WASHINGTON (3/13/14)--The Credit Union National Association has identified key areas it will scrutinize in an anticipated housing finance reform bill announced yesterday and expected to be unveiled this week or early next week.
An agreement to move ahead with the bill, which has bipartisan support in the Senate and a strongly positive reaction from stakeholders, was announced Tuesday by Senate Banking Committee Chairman Tim Johnson (D-S.D.) and the committee's top Republican member, Sen. Mike Crapo (Idaho).
CUNA Senior Vice President of Legislative Affairs Ryan Donovan said CUNA is keen to analyze such areas as:
Whether there are provisions in place to assure a smooth transition from the current system based on government sponsorship to a private-market approach;
Whether there is an appropriate government guarantee, paid for by borrowers, that would assure the continued availability of essential 30-year, fixed-rate mortgage; and,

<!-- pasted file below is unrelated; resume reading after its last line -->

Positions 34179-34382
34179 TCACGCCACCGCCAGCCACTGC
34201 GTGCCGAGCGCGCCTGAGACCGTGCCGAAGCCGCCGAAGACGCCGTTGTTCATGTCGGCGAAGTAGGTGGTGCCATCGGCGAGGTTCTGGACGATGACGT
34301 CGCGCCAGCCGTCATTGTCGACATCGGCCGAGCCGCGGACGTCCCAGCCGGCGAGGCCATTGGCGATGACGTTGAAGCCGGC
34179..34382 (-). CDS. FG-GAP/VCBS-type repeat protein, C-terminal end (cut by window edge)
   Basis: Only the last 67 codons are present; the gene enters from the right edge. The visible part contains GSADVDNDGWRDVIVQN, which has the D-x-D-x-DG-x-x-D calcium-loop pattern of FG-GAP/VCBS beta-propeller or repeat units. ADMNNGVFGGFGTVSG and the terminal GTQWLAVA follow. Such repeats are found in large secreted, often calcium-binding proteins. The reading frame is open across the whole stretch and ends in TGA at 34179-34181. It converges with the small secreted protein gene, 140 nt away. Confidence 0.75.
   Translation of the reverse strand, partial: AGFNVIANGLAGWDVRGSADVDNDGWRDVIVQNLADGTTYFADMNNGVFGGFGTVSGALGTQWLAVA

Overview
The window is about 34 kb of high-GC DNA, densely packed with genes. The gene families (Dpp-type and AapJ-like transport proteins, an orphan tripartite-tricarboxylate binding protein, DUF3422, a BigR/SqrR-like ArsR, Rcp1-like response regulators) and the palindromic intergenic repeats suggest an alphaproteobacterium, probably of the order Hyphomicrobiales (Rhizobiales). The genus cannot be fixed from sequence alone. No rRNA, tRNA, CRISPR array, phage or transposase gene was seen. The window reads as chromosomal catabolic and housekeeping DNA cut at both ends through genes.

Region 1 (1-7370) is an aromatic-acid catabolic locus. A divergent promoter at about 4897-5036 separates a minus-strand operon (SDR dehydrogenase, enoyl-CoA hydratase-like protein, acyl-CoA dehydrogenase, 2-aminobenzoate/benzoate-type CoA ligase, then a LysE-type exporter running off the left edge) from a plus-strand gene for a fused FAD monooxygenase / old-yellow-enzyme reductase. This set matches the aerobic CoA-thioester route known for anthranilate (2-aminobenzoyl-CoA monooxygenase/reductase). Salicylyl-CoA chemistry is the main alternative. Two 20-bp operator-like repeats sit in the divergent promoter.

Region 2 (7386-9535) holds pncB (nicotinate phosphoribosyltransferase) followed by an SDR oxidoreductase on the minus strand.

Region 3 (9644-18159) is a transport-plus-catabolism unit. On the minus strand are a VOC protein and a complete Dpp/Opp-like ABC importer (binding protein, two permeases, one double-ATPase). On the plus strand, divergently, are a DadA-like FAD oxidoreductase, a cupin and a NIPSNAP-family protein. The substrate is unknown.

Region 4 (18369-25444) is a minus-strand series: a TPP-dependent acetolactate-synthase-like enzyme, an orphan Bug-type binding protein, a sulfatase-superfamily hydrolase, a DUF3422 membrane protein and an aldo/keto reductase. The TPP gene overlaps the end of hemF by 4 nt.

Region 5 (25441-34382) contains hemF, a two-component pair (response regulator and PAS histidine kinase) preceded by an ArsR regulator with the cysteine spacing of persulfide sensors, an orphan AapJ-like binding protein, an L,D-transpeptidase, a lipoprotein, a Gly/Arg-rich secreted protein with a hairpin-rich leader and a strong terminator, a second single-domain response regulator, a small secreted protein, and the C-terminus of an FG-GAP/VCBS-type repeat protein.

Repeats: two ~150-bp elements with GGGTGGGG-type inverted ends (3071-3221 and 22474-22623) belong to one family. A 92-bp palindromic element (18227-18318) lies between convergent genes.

Whether the secondary market must be open to all lenders on an equitable basis.
CUNA also will be scrutinizing whether the proposed underwriting standards and private capital requirements are not so strict as to exclude qualified borrowers from access to mortgage credit.
The bill is expected to wind down government-sponsored enterprises (GSEs) Fannie Mae and Freddie Mac and replace them with a new mortgage guarantor, the Federal Mortgage Insurance Corporation (FMIC).
The winding down of Fannie and Freddie, and the Federal Housing Finance Agency, would be accomplished within five years of the bill's potential passage. GSE assets would be sold off, and their charters would be revoked once the FMIC is established.
"As CUNA stated when the senators announced their accord yesterday, we look forward to reviewing the legislative text when it is made available and we are hopeful this will be a bill that credit unions can strongly support," Donovan said Wednesday.
He added that with the broad early support surrounding this recent announcement about GSE reform parties can be hopeful that good public policy will be the result.
"Credit unions and banks--primarily smaller banks--are on the same page on this. When that happens--even on a complicated issue like this--good public policy tends to be produced," he said.